The world may have lost an icon when Carrie Fisher passed away on Tuesday, Dec. 27 at the age of 60, but viewers haven't seen the last of her just yet. In addition to the upcoming Star Wars Episode VIII where Fisher will reprise her star-making role of General Leia Organa, Fisher has quite a few TV roles in the can.
Fisher, who has recurred on Family Guy as Angela, Peter Griffin's boss, since 2005, will be heard in two more episodes of the Fox animated comedy, E! News has confirmed. "Carrie Fisher was smart, funny, talented, surprising, and always a hell of a fun time to be around. Family Guy will miss her immensely," Family Guy creator Seth MacFarlane tweeted after news of Fisher's passing broke.
In terms of non-animated work, Fisher will return to Amazon's Catastrophe opposite Rob Delaney and Sharon Horgan. The flight where she suffered her cardiac arrest was her return to the United States from filming the comedy in the United Kingdom. Horgan and Fisher were posting selfies of each other (and dogs) in late December as they filmed.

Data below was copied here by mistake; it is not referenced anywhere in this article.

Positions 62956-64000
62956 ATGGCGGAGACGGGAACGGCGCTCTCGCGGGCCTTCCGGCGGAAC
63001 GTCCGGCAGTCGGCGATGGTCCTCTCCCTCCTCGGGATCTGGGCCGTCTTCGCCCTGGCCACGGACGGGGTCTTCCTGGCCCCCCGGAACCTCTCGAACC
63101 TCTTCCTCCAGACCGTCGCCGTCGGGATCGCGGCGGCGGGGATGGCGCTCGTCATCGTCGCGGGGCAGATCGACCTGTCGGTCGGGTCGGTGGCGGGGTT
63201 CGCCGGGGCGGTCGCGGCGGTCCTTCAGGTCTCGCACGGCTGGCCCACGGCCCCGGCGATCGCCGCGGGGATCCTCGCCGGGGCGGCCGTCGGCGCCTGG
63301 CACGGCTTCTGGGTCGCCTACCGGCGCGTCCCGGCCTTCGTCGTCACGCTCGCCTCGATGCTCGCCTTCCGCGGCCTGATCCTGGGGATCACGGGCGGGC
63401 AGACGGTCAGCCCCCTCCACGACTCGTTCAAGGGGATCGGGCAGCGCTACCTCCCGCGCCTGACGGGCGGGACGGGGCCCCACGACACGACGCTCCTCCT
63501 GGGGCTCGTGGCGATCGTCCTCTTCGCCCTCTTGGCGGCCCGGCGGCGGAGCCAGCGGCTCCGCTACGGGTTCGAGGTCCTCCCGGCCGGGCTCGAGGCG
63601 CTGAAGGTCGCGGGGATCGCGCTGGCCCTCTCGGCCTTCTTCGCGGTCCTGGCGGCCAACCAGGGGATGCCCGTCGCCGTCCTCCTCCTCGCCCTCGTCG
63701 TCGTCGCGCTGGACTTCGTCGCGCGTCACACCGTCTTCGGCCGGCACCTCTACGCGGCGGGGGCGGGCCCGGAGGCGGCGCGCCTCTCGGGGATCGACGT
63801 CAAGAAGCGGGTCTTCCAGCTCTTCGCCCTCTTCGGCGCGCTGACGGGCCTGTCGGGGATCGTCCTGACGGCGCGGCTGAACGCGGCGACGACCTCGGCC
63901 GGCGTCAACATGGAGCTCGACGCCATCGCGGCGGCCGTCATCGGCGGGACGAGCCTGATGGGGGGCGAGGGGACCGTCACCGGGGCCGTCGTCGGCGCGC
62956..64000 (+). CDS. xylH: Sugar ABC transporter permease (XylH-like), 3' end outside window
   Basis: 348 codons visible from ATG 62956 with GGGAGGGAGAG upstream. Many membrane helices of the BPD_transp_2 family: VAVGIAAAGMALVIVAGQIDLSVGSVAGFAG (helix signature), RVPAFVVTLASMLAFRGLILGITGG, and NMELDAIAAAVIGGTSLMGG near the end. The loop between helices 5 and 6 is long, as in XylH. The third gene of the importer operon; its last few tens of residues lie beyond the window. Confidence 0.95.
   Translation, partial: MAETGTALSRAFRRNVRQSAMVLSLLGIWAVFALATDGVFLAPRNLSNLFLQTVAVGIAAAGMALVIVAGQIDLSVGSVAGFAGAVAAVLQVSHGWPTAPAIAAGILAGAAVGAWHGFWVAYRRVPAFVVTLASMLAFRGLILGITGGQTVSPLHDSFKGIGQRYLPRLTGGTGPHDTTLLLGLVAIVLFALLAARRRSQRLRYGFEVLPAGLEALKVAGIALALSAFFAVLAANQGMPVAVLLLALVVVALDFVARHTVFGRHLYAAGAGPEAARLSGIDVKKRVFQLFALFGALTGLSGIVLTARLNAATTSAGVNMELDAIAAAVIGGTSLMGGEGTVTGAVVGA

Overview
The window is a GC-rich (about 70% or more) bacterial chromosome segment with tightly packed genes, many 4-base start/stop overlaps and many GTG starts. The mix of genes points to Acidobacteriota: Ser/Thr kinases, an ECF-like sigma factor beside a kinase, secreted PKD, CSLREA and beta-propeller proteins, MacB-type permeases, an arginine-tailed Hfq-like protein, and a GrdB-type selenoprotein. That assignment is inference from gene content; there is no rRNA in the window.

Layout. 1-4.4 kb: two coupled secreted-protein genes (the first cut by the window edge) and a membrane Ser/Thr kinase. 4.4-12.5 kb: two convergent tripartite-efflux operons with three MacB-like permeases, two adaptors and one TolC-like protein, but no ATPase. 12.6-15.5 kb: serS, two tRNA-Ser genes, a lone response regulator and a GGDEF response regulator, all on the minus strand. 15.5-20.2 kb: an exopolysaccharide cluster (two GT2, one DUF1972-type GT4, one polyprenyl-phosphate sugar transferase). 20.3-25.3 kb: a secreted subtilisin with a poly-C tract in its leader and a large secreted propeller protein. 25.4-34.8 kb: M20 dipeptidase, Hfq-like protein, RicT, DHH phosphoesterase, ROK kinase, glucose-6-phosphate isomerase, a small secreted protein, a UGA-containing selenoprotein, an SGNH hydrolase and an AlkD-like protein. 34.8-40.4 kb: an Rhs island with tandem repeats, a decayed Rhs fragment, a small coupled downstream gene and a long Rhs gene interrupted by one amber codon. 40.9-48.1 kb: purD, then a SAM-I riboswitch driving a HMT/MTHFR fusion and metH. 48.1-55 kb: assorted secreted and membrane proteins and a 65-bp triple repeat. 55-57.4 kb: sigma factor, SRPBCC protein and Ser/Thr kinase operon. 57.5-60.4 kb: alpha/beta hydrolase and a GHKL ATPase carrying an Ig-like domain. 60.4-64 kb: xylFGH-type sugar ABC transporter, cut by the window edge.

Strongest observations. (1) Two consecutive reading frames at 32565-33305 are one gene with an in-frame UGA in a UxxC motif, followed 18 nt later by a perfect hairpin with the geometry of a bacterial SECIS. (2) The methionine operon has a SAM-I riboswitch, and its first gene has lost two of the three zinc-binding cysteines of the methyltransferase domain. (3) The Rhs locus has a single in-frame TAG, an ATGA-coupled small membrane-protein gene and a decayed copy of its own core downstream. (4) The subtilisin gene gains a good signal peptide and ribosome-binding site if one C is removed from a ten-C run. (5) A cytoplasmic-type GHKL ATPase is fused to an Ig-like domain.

"Carrie was my friend. It took me three series but I got her in the end. She was the most generous, fun, gifted, smart, kind, funny funny funny person I've ever met," Horgan wrote on Instagram with the above photo. "She certainly wasn't ready to go. I'm so glad we became pals. I'm so devastated at her loss. I want to write about her more but I can't process yet."
Fisher re-teamed with her famous mom, Debbie Reynolds, for a documentary that premiered at Cannes in September. Bright Lights: Starring Carrie Fisher and Debbie Reynolds will air on HBO in 2017. No premiere date was officially announced.
Fisher had a number of small screen roles over her extensive career. She received an Emmy nomination for an episode of 30 Rock and another for the televised version of her one-woman show, Wishful Drinking.
"Carrie Fisher meant a lot to me. Like many women my age, Princess Leia occupies about sixty percent of my brain at any given time," Tina Fey told Time about Fisher. "But Carrie's honest writing and her razor-sharp wit were an even greater gift."